God's peace,

Saturday, October 15, 2011

You Always Have the Poor With You... But They Need Not Be Hungry!

So here's part two of my ongoing series "catching up on what I've been doing the last couple months" posts.  Thanks to Mikka McCracken for all the pictures.  Enjoy!

It's always a hard quote talk about... Jesus says something similar to "the poor will always be with you" in every gospel except for Luke, and it's a passage that some folks have used to argue against social justice initiatives.  On one level, I'd like to point those folks to how Jesus' quote parallels Deuteronomy 15:11: "There will always be poor people in the land.  Therefore I command you to be openhanded toward your fellow Israelites who are poor and needy in your land."  Yet on another level, while the poor may always be with us, they need not be hungry.

Tour of the Rodale Institute.
The poor may always be with us, but they need to be hungry... this became abundantly clear for me  couple weeks ago while participating in an ELCA World Hunger "Ethics of Eating" retreat.  From September 29th to October 2nd folks from synods all over the ELCA's Region 7 gathered at Camp Men-O-Lan in Quakertown, PA to find out more about world hunger and what people of faith can do about it.  And boy... it was a powerful event!  First of all, it was great to part of such a diverse group.  While there were a number of seminarians and pastors, there were farmers and business folks too.  There were younger folks in attendance, but there were others who had been working on hunger issues long before I was born.  Most encouragingly, there seemed to be a diversity of political opinion in the group... feeding the hungry need not be a liberal or conservative issue, and it was great to see Lutherans from diverse backgrounds and experiences working together towards that goal.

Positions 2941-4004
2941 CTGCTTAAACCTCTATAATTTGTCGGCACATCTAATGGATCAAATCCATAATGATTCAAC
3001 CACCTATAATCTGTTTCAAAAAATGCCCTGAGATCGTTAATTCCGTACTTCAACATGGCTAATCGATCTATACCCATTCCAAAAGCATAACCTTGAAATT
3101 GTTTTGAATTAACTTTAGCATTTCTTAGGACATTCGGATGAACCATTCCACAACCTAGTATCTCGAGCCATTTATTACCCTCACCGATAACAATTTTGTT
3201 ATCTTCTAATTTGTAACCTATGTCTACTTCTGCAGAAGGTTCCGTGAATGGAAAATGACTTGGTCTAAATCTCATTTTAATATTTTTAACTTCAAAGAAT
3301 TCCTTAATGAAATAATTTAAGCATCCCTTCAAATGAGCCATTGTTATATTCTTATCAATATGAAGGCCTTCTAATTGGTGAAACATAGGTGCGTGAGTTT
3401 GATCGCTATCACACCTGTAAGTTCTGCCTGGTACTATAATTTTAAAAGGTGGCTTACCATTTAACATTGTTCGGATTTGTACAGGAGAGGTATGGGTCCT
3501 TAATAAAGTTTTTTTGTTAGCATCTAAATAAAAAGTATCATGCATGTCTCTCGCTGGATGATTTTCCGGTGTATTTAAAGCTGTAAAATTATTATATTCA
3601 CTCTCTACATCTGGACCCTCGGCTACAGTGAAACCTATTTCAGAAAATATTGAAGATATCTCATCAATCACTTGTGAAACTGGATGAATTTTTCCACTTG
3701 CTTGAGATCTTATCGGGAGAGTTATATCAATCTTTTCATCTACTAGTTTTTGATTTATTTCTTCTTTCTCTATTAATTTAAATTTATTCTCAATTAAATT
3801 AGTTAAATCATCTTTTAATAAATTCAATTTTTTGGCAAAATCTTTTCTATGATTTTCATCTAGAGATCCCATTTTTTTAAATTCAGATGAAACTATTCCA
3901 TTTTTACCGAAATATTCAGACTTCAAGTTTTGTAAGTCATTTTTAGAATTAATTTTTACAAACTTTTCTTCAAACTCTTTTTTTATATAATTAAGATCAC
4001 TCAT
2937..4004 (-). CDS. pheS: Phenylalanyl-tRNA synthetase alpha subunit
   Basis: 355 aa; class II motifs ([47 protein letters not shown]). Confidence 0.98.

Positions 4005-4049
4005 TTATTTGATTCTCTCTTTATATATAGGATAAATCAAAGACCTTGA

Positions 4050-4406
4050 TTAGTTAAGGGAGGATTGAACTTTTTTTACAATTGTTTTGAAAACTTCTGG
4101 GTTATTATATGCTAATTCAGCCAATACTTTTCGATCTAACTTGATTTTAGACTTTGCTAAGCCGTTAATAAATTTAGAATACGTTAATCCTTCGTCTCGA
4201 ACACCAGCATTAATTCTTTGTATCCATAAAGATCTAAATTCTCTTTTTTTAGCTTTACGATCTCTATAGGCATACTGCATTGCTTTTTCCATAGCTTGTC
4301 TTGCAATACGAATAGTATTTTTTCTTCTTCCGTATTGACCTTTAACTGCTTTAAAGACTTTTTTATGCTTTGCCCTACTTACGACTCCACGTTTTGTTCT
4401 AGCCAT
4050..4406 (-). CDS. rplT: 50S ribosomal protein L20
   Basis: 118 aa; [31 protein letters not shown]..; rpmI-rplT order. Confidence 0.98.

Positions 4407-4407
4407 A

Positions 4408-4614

The only nice cow at Living Hope Farm.
Over the course of four days, we had a number of amazing education opportunities.  We heard more about ELCA World Hunger, learned how the ELCA does advocacy on both the federal and statewide levels and visited Living Hope Farm, a Mennonite community-supported agriculture project.  We also heard about both sides of the GMO/ organic farming debate from the perspective of two dairy farmers and even got to tour the Rodale Institute, a research farm that's been pioneering organic farming for well over fifty years.  While I came away from the event with many learnings and new ideas, there's five specific points that need sharing.

A greenhouse at Living Hope Farm.